Translational Biomedicine

  • ISSN: 2172-0479
  • Journal h-index: 18
  • Journal CiteScore: 5.91
  • Journal Impact Factor: 4.11
  • Average acceptance to publication time (5-7 days)
  • Average article processing time (30-45 days) Less than 5 volumes 30 days
    8 - 9 volumes 40 days
    10 and more volumes 45 days
Awards Nomination 20+ Million Readerbase
Indexed In
  • Open J Gate
  • Genamics JournalSeek
  • JournalTOCs
  • ResearchBible
  • The Global Impact Factor (GIF)
  • China National Knowledge Infrastructure (CNKI)
  • CiteFactor
  • Scimago
  • Electronic Journals Library
  • Directory of Research Journal Indexing (DRJI)
  • OCLC- WorldCat
  • Proquest Summons
  • Publons
  • MIAR
  • University Grants Commission
  • Geneva Foundation for Medical Education and Research
  • Euro Pub
  • Google Scholar
  • Secret Search Engine Labs
  • ResearchGate
  • International Committee of Medical Journal Editors (ICMJE)
Share This Page


Primary Nasal Lymphoma: A Case Report

Gliti MA*, Benkhraba N, Nitassi S, Razika B, Anas BM, Oujilal A and Houssyni LE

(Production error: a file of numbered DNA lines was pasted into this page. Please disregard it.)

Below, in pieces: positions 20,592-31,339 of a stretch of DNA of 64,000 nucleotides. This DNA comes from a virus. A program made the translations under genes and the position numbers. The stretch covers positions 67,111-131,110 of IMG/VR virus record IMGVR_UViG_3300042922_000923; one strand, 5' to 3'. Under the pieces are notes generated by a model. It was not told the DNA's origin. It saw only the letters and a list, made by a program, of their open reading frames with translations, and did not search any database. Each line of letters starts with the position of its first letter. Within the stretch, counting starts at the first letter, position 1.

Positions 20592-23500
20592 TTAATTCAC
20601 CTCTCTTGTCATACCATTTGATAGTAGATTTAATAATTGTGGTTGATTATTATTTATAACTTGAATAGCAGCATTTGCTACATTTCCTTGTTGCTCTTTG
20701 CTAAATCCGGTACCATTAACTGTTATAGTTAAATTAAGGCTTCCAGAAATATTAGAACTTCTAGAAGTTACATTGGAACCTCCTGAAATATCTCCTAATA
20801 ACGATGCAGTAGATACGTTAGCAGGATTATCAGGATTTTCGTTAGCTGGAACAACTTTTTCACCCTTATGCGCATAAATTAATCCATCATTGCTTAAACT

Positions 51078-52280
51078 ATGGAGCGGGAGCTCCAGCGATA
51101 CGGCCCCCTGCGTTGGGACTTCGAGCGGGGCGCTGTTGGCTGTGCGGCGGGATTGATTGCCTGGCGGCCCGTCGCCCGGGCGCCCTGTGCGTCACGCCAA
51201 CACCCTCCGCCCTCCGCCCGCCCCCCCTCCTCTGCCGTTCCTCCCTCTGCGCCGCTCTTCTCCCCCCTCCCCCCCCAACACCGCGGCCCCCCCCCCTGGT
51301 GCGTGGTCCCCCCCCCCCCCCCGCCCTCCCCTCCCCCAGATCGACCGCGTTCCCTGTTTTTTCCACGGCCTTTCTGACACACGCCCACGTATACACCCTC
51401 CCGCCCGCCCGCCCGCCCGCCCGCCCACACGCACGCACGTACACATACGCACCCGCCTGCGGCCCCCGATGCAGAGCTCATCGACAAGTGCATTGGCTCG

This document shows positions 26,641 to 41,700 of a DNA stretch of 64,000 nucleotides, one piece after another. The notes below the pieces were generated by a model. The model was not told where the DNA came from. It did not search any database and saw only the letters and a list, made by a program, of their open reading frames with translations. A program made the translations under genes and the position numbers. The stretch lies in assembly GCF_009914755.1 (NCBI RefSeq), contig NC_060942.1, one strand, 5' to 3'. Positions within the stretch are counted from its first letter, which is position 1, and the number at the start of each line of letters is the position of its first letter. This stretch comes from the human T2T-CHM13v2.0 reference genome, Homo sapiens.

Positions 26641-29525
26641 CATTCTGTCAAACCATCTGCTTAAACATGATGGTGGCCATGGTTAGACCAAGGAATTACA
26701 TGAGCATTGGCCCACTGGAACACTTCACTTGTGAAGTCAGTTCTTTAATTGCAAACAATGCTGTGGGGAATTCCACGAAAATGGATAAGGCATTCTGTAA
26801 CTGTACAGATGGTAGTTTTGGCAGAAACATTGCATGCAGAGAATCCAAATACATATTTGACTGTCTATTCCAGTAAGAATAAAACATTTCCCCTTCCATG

Objective: Describe the modalities for the management of Primary nasal lymphoma. Materials and methods: We report the case of a 63-year-old man who presented with Primary nasal lymphoma. Case report: This is a 63-year-old patient admitted to the emergency department. He was consulted for progressive nasal obstruction, first unilateral right then bilateral, complete on the right and partial on the left, with rhinorrhoea mucopurulent streaked with blood. On inspection, there is a swelling in the right nasal fossa protruding through the nostril opening and effacing the nasolabial fold, with the facing skin inflamed. A biopsy of the mass with pathological examination and immunohistochemical study (IHC) confirmed the diagnosis of plasma cell lymphoma. The remainder of the extension record was normal. The patient received 5 courses of adjuvant chemotherapy according to the CHOP protocol (adriamycin + vincristine + cyclophosphamide + prednisone), followed by locoregional external radiotherapy (sinuses and nasal cavities) at a dose of 48.6 Gy in 27 sessions. Conclusion: Nasosinus lymphomas represent a rare entity, characterized by initial symptomatology often rough, delaying the diagnosis. Radiology is non-specific, and the diagnosis remains histological. Chemotherapy adjuvant to radiotherapy gives good results.